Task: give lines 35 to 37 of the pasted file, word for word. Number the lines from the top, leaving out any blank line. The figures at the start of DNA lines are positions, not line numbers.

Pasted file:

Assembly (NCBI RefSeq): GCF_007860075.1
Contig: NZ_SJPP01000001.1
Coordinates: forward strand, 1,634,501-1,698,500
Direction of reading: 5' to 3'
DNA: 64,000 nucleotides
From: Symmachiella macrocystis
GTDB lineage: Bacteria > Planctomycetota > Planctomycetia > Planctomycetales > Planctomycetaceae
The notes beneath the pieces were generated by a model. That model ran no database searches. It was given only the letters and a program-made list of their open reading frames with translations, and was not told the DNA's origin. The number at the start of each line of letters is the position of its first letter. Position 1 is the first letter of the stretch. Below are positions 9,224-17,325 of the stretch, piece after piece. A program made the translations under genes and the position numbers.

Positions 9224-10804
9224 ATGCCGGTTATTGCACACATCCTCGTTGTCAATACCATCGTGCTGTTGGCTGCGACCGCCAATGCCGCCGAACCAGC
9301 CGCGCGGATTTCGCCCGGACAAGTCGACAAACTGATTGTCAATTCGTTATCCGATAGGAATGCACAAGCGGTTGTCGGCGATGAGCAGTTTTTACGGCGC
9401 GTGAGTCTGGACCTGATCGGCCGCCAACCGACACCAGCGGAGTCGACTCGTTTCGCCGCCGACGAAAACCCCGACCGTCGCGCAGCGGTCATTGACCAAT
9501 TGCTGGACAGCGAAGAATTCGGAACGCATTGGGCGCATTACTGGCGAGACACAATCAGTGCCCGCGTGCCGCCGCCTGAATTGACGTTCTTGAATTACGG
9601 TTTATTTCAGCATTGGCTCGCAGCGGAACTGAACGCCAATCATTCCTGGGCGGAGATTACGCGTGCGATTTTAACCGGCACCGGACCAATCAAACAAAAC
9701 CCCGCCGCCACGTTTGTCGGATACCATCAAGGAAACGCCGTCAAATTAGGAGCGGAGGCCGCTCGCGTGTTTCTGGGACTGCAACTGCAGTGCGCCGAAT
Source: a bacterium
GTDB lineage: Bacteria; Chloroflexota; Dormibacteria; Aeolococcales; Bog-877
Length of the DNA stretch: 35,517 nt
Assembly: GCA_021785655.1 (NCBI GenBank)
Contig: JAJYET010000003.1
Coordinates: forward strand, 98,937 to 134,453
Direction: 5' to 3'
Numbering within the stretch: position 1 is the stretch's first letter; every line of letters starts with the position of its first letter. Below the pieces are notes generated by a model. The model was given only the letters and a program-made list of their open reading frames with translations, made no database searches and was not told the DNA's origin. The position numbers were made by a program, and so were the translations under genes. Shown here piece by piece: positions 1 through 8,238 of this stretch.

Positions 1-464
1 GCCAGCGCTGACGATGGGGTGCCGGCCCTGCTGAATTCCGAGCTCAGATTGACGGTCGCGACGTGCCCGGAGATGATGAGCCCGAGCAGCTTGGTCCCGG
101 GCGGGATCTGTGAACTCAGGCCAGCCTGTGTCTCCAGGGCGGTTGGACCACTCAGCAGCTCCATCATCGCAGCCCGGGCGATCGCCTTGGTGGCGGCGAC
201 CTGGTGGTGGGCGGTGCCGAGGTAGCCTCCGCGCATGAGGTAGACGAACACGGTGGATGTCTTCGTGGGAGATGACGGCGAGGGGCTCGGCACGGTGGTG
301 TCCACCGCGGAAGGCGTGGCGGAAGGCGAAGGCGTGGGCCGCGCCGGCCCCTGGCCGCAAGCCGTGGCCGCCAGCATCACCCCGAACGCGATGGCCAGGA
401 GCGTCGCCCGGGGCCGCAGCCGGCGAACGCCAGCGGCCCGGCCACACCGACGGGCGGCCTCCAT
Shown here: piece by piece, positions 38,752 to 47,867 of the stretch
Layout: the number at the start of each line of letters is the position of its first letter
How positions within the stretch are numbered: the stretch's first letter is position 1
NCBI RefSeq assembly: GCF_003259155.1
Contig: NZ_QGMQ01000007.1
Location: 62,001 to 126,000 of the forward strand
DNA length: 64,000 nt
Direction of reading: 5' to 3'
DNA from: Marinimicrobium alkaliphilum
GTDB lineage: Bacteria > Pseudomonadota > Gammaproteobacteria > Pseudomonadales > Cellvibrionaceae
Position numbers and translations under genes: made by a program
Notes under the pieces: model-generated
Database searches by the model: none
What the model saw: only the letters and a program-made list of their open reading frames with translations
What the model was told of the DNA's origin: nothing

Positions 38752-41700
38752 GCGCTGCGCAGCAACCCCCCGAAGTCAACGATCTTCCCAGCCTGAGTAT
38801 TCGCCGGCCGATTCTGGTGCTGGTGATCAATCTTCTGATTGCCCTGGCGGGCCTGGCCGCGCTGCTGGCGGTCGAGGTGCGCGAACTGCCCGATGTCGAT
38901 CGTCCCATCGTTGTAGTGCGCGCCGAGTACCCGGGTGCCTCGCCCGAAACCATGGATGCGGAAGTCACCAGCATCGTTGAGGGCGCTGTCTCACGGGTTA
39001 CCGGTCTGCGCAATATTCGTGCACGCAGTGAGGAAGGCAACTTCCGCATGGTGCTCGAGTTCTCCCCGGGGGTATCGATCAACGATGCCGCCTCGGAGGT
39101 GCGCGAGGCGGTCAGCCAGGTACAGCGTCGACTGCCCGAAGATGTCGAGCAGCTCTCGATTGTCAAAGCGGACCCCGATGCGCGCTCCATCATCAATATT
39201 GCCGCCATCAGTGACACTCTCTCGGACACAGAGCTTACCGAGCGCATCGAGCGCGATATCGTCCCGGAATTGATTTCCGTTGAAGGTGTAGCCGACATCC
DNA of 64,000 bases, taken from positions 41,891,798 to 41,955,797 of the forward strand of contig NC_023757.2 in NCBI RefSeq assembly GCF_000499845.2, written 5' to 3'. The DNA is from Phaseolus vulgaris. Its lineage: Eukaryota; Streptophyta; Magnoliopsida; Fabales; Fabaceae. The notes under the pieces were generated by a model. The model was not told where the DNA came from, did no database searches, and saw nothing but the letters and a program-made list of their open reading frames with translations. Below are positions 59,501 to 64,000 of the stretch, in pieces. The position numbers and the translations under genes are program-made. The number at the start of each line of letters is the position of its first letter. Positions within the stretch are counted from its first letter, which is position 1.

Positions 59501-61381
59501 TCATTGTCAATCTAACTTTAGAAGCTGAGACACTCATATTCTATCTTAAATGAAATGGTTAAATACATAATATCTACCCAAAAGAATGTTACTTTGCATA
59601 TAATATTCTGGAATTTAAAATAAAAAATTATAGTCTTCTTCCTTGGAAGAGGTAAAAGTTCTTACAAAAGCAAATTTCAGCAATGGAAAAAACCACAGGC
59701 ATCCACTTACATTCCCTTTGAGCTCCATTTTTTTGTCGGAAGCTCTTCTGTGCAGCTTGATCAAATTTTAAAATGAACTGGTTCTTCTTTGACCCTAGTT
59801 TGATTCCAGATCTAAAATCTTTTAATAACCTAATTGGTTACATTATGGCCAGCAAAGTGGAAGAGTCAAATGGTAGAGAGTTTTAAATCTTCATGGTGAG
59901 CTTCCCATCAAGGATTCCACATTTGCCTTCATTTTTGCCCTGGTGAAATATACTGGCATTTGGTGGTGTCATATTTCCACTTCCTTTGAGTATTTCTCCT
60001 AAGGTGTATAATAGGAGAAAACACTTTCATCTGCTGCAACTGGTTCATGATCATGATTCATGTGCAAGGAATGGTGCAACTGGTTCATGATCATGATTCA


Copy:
Location: 62,001 to 126,000 of the forward strand
DNA length: 64,000 nt
Direction of reading: 5' to 3'